Reading List for September 15-16

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Sep 14, 2018
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Current Events, Economics, Paying for College, Financial Literacy, Identity Theft, Retirement

Included a few extra articles this week as we recognize the ten-year anniversary of the Lehman failure and start of the Great Recession.....and a collection on paying for college as we start the new school year.

Ten Year anniversary of Lehman failure

  • What have we learned? Neil Irwin in his UpShot article compares current times to the 1990s looking for lessons.
  • The WSJ looks back at how the Great Recession changed our relationship with risk.
  • This WSJ/The Outlook discusses if the Fed has new tools to deal with fine-tuning the economy at this juncture and avoid the next crisis?
  • Has your 401k/403b recovered? Michelle Singletary’s WAPO column looks back at the Lehman failure, what followed, and what you might want to consider going forward.

Paying for college

Reactions to the NYT FIRE article from last week

Fraud

  • AARP Fraud Watch Network serves people of all ages. Here are the results of their recent survey of digital identity risk and their recommendations.
  • If you are interested in where we stand one year after the Equifax breach, this article has some data and a link to the full study from the Identity Theft Resource Center.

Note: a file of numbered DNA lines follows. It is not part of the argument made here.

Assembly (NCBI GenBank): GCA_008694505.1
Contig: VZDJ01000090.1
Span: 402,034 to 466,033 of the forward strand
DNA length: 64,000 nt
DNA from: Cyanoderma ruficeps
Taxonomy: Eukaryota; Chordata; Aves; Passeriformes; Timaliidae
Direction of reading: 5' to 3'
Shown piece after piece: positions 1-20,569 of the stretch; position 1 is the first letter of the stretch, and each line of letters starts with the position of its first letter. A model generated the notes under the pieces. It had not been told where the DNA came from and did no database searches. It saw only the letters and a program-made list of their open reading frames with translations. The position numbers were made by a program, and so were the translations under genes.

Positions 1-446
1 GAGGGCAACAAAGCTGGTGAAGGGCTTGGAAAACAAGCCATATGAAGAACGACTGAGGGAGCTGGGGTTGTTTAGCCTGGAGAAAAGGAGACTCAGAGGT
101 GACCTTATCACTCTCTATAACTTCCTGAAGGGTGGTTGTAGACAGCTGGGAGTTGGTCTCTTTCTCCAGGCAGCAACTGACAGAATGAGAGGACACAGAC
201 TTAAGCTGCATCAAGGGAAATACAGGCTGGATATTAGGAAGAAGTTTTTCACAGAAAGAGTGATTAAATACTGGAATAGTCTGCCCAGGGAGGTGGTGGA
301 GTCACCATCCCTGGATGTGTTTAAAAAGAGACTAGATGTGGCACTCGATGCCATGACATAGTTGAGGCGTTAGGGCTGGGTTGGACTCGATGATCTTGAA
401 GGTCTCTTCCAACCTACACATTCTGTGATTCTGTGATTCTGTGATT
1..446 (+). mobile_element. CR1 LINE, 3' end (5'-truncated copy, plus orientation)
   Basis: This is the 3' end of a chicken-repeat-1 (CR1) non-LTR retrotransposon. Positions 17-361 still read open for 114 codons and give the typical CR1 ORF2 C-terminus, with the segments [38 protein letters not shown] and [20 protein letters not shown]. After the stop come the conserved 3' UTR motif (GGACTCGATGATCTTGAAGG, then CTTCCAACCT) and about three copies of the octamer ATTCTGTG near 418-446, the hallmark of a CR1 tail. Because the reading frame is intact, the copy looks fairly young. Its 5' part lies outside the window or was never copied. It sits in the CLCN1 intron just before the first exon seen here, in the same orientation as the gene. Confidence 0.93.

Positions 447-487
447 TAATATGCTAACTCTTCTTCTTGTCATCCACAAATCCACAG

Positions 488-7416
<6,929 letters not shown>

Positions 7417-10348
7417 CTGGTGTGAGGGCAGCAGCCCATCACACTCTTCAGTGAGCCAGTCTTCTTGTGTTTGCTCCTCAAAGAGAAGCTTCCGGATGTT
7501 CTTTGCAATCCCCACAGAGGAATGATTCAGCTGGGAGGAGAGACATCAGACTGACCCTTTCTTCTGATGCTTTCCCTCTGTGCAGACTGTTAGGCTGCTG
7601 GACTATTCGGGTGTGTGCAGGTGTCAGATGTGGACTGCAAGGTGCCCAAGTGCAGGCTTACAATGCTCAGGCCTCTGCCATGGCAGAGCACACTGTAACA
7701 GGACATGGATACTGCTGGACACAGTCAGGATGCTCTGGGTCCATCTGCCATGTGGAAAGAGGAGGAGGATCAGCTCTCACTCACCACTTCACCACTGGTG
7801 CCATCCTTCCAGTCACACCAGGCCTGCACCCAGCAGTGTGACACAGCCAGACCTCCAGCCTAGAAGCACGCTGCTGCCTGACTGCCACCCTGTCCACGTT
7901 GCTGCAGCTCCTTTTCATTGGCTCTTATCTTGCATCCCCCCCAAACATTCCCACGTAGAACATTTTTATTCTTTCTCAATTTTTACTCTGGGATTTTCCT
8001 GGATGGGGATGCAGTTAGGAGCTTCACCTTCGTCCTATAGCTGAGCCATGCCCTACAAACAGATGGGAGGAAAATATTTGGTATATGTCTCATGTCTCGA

• What teens need to know about cybersecurity – from The Conversation.

Financial Literacy

  • A report issued this week from the TIAA Institute and GFLEC got some press. One key finding is that millennials high utilization of FinTech does not mean they are financially literate.
  • The Chicago Tribune brings us this article on the Academy Group in Chicago, which addresses the need for FinLit among underserved students of color.
  • Fatherly.com discusses the current situation of school-based financial literacy education and suggestions for how parents can advocate for more of it.

About the Author

Beth Tallman

Beth Tallman entered the working world armed with an M.B.A. in finance and thoroughly enjoyed her first career working in manufacturing and telecommunications, including a stint overseas. She took advantage of an involuntary separation to try teaching high school math, something she had always dreamed of doing. When fate stepped in once again, Beth jumped on the opportunity to combine her passion for numbers, money, and education to develop curriculum and teach personal finance at Oberlin College. Beth now spends her time writing on personal finance and financial education, conducting student workshops, and developing finance curricula and educational content. She is also the Treasurer of Ohio Jump$tart Coalition for Personal Financial Literacy.